Cory Doctorow savages an attempt by Air Canada to go after its critics using trademark law. The target is the proprietor of a website hosting an online petition calling for the removal of Air Canada's president. The site's crime? Borrowing Air Canada's maple-leaf logo. Doctorow nails it:
Trademark exists to protect us, the public, from those who would fraudulently confuse their products with ones we're familiar with: in other words, when we crack open a can of Coke, we have the right to be sure that what's in the tin is the real deal, the pure Black Waters of American Imperialism, and not Crazy Joe's Discount Soda Beverage. […]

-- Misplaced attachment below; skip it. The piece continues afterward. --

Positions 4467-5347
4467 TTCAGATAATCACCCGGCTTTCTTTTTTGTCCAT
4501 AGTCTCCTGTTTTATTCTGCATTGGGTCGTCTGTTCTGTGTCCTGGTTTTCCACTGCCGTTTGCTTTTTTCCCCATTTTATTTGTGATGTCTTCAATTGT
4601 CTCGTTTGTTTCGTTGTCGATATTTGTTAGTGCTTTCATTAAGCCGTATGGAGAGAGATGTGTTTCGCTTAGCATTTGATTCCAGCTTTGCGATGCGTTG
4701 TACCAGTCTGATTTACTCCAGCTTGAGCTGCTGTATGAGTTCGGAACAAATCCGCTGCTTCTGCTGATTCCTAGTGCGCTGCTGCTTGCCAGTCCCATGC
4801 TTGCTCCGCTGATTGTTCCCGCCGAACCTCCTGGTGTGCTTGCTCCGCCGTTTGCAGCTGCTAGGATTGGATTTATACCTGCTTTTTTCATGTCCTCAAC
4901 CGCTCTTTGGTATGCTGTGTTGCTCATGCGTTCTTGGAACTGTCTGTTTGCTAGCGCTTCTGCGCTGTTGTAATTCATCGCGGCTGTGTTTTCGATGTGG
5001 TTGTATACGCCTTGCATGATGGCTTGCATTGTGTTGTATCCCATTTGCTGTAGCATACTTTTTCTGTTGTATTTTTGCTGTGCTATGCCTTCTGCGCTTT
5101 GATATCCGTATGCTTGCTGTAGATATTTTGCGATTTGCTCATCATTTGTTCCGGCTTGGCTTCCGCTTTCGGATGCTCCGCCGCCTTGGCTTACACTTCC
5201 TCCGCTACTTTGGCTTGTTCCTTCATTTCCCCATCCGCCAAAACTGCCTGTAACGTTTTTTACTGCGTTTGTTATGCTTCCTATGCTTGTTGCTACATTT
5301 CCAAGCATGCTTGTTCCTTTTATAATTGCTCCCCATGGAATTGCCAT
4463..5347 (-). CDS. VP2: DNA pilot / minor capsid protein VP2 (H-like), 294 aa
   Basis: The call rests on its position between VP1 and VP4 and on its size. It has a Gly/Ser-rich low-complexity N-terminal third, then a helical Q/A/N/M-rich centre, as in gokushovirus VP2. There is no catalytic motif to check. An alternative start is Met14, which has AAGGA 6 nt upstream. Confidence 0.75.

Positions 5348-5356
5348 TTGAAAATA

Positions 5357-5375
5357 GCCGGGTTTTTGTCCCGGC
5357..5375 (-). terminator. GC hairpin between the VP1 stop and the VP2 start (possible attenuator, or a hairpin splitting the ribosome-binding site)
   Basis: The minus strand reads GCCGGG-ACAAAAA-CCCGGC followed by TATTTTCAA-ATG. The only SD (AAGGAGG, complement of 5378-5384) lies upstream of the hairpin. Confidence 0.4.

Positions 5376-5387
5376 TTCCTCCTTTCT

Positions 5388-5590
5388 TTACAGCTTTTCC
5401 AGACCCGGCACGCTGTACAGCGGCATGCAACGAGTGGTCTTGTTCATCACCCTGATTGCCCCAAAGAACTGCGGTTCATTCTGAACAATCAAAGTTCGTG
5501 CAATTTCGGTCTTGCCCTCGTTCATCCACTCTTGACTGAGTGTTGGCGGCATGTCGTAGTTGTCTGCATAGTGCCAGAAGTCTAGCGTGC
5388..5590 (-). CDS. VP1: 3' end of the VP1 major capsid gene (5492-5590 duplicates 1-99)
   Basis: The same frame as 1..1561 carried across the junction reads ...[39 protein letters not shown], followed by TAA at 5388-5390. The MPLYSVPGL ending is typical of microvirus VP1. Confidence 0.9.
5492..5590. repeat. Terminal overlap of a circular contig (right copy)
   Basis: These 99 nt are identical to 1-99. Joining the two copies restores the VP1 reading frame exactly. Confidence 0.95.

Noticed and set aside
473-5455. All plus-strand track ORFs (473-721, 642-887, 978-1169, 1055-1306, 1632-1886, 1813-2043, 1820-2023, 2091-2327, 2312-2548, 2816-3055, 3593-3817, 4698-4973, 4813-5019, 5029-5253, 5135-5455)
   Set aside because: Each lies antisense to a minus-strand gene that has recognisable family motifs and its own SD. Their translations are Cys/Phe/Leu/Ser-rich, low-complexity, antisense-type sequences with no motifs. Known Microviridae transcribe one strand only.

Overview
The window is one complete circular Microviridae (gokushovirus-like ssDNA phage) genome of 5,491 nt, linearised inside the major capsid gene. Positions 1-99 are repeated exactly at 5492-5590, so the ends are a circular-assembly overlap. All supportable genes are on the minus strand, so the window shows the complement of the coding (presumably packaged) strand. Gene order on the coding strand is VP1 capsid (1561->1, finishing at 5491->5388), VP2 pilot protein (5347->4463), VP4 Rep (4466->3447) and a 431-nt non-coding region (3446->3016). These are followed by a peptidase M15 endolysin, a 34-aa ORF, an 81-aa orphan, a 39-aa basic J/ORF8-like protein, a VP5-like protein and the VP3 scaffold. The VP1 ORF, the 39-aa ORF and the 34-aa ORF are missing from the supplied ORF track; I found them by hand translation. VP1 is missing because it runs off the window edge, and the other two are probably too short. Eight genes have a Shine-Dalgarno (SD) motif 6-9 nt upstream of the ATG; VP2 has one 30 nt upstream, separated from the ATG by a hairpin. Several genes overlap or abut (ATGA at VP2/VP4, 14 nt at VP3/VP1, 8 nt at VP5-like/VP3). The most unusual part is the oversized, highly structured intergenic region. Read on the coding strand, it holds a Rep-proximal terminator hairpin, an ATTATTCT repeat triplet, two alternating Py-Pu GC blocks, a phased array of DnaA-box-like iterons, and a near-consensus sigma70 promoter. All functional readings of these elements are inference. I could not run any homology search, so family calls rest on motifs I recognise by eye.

Which begs the question: Where's the confusion in Air Canada's case? What reasonable person, confronted with the petition at MiltonGottaGo.com, would assume that this was somehow a service offered by Air Canada, or would come to some harm through momentary disorientation? Indeed, Air Canada's position appears to be that the use of its marks identifies the petition's target too clearly.